“Being able to work with like-minded colleagues in the School of Public Health like Professors Steve Shortell, Joan Bloom, and Tom Rundall is a real treat.” Most recently, Rodriguez was an associate professor at the UCLA Fielding School of Public Health. He has published extensively on the measurement of patient care experiences and the impact of delivery system interventions on patients’ experiences of primary care, including the impact of performance-based financial incentives for physician groups and physician communication training interventions. Measuring the impact of primary care teamwork on the quality of chronic illness care is an important research focus across Rodriguez’s partnered research projects

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Hector Rodriguez

Associate Professor, Health Policy & Management PhD, Health Policy/Medical Sociology, Harvard University MPH, Health Policy and Administration, UC Berkeley School of Public Health BA, Urban Studies and Planning, UC San Diego

in community clinics and health centers, the Veteran Health Administration, and physician organizations. He also recently was the principal investigator of an Agency for Healthcare Research and Quality funded cluster randomized trial comparing the effectiveness of medical assistant panel managers and community-based health workers on improving diabetes care quality, patient self-management, and patients’ experiences of primary care in community clinics and health centers in four California counties. Prior to his academic career, Rodriguez served as a management consultant for The Permanente Medical Group at Kaiser Permanente, where he worked with leaders and clinicians in Northern California to implement major primary care practice redesigns and evaluate their impact on patient care. “The MPH degree from Berkeley opened the doors to training in health care delivery systems management at Kaiser,” he says, noting the School’s longstanding relationship with the organization. “The field studies program really provided a nice path for my career in health care management after I studied here.” Rodriguez serves as a board member of the Health Care Partners Institute for Applied Research and Education, a nonprofit research organization focused on improving clinical outcomes and patient experience through delivery system redesign, health policy, and education. He was the 2011 recipient of the John D. Thompson Prize for Young Investigators and was awarded Professor of the Year, UCLA Department of Health Policy and Management in 2012 and 2013.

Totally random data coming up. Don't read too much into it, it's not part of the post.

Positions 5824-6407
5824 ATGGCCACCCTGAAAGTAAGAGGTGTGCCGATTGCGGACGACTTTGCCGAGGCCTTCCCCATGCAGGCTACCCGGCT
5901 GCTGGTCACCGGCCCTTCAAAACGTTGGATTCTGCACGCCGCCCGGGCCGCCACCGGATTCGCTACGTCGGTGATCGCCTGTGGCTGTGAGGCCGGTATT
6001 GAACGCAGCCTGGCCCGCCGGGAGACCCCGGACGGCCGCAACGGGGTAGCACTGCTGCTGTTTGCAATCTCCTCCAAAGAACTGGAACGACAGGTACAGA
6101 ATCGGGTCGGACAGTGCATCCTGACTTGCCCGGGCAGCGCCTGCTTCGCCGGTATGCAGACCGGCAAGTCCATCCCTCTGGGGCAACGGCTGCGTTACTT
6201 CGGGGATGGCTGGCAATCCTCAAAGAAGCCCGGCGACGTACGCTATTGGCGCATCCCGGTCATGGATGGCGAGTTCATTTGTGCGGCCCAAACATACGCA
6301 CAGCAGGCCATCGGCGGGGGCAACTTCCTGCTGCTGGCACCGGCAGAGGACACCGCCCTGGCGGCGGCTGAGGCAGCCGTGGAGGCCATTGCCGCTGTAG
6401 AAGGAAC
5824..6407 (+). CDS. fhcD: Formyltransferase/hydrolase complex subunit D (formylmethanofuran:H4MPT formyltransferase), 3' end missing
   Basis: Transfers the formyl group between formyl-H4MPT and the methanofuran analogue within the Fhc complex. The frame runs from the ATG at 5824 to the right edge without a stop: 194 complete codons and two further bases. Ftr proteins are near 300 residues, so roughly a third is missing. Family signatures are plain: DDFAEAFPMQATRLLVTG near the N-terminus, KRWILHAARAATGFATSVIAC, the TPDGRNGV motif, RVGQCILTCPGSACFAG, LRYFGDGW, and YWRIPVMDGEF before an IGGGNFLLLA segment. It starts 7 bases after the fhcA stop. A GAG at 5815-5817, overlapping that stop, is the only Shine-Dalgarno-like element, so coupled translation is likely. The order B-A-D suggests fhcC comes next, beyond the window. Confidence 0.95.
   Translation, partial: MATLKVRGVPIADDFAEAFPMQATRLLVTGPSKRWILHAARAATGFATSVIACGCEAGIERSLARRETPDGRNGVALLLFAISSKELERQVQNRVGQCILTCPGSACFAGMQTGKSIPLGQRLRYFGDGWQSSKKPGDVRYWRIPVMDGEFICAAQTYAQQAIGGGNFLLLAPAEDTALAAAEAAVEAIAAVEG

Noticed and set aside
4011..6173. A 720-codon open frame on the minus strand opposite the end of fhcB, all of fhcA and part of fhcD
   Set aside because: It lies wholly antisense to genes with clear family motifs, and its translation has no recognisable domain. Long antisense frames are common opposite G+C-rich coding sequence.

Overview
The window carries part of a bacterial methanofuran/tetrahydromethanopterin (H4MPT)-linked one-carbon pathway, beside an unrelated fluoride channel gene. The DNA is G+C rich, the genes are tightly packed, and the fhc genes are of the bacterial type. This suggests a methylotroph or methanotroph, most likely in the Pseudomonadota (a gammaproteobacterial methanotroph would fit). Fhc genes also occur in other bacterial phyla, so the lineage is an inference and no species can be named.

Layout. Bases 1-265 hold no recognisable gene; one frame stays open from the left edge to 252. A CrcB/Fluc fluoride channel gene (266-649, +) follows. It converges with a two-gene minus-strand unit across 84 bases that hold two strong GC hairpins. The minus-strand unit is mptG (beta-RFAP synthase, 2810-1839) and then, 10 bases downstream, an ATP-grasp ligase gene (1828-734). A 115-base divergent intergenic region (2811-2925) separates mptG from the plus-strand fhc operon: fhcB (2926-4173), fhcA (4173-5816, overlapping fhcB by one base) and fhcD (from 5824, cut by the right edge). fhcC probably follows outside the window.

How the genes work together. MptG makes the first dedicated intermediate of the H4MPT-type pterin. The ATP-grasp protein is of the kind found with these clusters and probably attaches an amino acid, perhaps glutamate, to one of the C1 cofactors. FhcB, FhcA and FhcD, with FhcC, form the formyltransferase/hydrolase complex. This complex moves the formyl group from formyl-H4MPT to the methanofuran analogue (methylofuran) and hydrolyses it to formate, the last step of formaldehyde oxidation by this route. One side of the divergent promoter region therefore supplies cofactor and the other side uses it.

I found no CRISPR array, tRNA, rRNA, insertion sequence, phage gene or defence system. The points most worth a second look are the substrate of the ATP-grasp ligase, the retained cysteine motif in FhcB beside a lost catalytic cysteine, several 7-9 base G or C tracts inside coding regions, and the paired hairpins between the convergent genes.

Alumni Notes | For more Alumni Notes visit Berkeley Health Online at berkeleyhealth.berkeley.edu

1950s Barry Karlin DrPH, MPH ’59 published a book, Choosing a Career in Development: My 5 Decades in International Public Health. He writes, “It is intended for people interested in public health who may wish to know about international health careers. The book reviews my various roles in Thailand, Pakistan, Papua New Guinea, and elsewhere. It offers definitions of ‘public health,’ challenges being faced, successes and failures, and how to get started, including contact information for leading international public health organizations.”